New York: Treasuries posted their biggest four-week decline since December 2010 as signs economic growth is accelerating dimmed the likelihood the Federal Reserve will initiate another round of asset purchases.
Economic data on the job market, the housing industry and consumer purchasing and sentiment showed signs of faster growth, helping reduce haven demand to push benchmark 10-year Treasury yields to the highest level since May 11. The central bank will release minutes from its August 1 meeting where it declined to initiate a third round of monetary stimulus, a policy known as quantitative easing, or QE. Fed Chairman Ben S. Bernanke will address the Kansas City Fed’s annual conference on monetary policy at Jackson Hole, Wyoming, on August 31.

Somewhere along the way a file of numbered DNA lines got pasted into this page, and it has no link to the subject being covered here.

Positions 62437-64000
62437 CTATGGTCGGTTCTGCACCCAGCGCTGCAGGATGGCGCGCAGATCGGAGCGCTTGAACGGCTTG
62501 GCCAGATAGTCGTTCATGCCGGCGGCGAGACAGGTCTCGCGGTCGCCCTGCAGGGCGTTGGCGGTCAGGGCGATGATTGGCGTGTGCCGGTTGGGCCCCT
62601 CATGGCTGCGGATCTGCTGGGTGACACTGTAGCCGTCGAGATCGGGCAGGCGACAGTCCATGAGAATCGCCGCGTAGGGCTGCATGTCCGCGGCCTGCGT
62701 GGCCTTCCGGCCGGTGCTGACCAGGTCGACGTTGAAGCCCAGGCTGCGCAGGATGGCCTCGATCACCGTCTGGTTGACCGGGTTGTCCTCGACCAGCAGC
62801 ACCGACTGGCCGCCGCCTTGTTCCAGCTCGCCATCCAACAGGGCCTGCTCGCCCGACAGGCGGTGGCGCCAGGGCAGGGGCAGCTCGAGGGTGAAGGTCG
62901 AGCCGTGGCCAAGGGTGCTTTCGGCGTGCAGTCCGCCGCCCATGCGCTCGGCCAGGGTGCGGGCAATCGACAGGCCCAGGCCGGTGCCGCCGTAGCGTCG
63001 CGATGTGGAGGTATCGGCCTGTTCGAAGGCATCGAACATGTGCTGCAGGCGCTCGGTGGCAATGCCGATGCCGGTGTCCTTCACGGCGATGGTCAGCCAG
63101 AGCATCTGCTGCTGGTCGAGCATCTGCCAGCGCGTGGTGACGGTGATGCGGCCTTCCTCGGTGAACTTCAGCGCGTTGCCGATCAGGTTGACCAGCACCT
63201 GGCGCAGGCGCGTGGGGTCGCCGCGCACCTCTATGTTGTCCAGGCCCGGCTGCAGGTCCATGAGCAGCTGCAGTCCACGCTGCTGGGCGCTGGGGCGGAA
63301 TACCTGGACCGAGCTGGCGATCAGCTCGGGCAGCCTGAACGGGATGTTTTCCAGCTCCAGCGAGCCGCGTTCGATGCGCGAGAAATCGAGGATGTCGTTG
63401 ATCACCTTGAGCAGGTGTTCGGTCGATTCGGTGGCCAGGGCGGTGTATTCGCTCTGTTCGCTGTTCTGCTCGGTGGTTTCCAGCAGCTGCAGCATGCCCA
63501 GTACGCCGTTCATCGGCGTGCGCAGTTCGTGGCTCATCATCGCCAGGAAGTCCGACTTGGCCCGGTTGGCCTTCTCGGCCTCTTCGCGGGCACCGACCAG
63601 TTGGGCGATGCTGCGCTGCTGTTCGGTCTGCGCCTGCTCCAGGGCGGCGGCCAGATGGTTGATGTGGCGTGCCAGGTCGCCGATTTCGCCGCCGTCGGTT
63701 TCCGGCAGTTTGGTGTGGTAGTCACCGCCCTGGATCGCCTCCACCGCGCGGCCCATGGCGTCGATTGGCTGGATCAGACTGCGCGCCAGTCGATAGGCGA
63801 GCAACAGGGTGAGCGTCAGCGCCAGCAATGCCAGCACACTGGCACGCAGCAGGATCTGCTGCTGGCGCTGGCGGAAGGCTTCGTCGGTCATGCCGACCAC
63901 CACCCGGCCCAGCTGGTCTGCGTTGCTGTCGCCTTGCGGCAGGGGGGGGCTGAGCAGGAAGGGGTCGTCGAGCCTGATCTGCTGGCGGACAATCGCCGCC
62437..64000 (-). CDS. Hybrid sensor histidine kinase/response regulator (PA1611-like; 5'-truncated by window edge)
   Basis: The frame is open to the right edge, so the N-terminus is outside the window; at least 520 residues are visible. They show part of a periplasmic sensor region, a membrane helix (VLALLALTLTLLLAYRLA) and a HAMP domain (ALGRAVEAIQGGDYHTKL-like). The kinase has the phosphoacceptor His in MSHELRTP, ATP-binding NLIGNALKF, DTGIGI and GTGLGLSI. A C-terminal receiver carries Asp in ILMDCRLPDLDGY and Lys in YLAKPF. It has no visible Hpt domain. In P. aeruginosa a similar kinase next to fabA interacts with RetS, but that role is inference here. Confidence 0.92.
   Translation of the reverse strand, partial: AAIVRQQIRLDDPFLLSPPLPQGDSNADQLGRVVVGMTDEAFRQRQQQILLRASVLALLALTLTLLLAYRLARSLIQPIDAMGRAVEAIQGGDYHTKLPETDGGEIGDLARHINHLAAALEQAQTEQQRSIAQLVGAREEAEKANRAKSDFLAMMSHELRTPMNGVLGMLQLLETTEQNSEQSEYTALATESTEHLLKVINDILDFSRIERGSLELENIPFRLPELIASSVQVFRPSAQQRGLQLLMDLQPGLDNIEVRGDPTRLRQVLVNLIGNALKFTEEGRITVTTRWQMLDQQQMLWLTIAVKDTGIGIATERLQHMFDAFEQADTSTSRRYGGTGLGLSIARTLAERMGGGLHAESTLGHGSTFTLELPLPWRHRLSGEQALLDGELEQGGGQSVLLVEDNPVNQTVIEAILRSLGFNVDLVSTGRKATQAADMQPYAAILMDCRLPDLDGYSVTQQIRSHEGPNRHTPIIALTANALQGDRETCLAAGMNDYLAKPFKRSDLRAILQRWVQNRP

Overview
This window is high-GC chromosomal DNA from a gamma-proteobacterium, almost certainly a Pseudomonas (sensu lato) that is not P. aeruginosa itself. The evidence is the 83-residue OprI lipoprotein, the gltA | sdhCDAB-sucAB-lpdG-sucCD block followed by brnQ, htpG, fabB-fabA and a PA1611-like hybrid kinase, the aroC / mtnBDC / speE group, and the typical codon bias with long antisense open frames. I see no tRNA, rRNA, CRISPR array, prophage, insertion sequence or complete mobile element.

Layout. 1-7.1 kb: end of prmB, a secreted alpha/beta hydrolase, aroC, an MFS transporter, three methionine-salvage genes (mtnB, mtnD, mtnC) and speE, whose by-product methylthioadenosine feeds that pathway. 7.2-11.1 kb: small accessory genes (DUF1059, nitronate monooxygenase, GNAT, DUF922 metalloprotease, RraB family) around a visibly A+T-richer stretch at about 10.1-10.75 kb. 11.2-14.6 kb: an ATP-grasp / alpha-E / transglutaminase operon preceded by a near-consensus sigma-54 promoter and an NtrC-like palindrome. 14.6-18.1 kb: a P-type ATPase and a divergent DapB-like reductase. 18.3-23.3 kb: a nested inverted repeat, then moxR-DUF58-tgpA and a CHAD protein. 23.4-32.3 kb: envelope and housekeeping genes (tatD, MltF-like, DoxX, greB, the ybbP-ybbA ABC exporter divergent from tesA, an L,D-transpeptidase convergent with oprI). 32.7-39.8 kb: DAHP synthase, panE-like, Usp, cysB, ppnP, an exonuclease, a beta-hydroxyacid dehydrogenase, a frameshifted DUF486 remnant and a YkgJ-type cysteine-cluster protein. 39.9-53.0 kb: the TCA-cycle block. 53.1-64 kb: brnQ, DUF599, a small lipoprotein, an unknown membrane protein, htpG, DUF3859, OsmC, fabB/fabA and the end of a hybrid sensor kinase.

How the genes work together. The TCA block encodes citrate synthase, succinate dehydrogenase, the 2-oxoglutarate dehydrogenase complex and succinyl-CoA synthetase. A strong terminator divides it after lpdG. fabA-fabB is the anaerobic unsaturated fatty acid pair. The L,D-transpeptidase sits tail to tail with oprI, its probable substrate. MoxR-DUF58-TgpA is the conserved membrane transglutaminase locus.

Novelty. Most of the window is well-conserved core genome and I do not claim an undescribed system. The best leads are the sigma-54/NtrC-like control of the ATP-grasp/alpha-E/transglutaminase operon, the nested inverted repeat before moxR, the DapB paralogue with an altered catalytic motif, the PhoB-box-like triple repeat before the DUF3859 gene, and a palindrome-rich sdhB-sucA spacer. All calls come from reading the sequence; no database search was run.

“The market’s saying there is no QE3,” said Charles Comiskey, head of Treasury trading at Bank of Nova Scotia in New York, one of 21 primary dealers that trade with the Fed. “Rates have backed up significantly. QE3 is off the table.”
The 10-year note yield rose 15 basis points this week, or 0.15 percentage point, to 1.81 percent, according to Bloomberg Bond Trader prices. The 1.625 percent note due in August 2022 dropped 1 13/32 or $14.06 per $1,000 face value to 98 9/32.